The B.C. Liberal government has, since December, been exporting raw logs that its own advisory committee has been saying should be going to producers in B.C.
On Tuesday, New Democratic Party leader Adrian Dix said the Timber Export Advisory Committee (TEAC) determined last December that logs from Quatsino Sound on Vancouver Island should be sold to Teal-Jones of Surrey instead of being shipped overseas.
But Minister of Forests, Lands and Natural Resource Operations Steve Thomson overruled that recommendation, Dix said, allowing the logs to be sold into foreign markets.
The ministry said that staff overturned TEAC recommendations on 86 applications in December and January, covering 70,145 cubic metres.
In February, the ministry stopped referring anything to the committee from the west coast of Vancouver Island, as they expected the decisions would be overturned. There were 47 offers in February, comprising 35,532 cubic metres.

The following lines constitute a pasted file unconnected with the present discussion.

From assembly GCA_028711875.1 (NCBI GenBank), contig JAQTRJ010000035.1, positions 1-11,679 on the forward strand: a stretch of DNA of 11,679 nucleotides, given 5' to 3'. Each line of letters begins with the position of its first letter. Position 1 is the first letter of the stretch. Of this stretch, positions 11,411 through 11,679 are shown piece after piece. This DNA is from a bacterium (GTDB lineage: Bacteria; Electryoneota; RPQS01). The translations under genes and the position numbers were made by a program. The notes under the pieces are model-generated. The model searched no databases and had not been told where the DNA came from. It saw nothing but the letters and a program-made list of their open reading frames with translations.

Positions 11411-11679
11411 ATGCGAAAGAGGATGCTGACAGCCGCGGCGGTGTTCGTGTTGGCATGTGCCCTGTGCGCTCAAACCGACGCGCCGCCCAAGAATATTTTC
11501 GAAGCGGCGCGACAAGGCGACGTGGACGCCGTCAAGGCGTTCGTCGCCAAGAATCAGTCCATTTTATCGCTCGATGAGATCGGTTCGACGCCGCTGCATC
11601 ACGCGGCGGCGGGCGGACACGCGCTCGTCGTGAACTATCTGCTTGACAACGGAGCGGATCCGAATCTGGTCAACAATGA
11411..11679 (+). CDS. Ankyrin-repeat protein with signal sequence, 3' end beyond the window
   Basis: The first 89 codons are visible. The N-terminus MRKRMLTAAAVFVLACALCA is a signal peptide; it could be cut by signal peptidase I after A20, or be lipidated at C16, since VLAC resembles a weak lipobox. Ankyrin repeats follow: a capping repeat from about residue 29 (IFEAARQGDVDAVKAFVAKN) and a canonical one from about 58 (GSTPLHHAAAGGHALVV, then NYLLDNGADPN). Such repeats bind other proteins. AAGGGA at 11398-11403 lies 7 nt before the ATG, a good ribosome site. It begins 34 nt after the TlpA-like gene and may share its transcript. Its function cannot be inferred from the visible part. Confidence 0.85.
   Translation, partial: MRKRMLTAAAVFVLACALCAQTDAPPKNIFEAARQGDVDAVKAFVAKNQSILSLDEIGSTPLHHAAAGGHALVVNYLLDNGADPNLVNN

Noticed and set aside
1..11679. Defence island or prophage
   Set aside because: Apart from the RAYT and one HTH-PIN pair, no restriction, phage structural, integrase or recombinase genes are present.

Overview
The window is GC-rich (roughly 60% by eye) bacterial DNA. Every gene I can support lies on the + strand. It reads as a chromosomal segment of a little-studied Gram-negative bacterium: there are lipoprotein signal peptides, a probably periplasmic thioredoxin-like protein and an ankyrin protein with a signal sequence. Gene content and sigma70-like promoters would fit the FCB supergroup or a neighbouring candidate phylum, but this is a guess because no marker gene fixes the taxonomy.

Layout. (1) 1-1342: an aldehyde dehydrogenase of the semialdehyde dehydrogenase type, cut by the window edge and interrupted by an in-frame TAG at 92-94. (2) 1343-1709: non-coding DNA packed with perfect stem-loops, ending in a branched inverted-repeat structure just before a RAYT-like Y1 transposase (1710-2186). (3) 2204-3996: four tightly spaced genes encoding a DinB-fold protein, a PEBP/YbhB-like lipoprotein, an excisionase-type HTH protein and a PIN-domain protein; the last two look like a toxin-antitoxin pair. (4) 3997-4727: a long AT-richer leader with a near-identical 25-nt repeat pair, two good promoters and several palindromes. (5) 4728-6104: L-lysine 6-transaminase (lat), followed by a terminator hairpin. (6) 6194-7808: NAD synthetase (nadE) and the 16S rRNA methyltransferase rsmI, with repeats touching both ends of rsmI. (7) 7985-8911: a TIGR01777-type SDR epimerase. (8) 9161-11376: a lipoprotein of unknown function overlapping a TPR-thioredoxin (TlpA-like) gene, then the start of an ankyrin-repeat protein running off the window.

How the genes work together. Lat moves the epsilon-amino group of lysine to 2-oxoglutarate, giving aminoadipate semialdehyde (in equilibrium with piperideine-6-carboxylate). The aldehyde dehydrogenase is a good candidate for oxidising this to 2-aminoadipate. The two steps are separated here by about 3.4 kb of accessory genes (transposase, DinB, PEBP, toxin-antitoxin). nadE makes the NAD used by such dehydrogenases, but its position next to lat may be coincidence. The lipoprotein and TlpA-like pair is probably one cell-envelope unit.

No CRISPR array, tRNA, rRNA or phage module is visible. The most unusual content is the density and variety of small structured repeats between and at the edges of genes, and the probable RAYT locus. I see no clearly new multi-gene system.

Meanwhile, the Globe and Mail reports that a political backlash against raw log exports has forced the Liberals to launch a review.
There has been a shift in the long-running battle over raw log exports in British Columbia, to the advantage of industries that profit from shipping logs overseas. The winner of this fight – within the forest industry and within the B.C. government – will be declared this spring.
Log exports roughly doubled last year, bringing much-needed cash into coastal logging companies, but creating a political backlash in the process. So, as with so many conflicts facing the Clark government, the province launched a review, which is due in the next few months.
“I don’t think anybody in British Columbia wants to see us exporting non-milled logs,” Premier Christy Clark said this week. “The point of the review is making sure we can manage, and hopefully diminish, the amount of raw log exports in British Columbia.”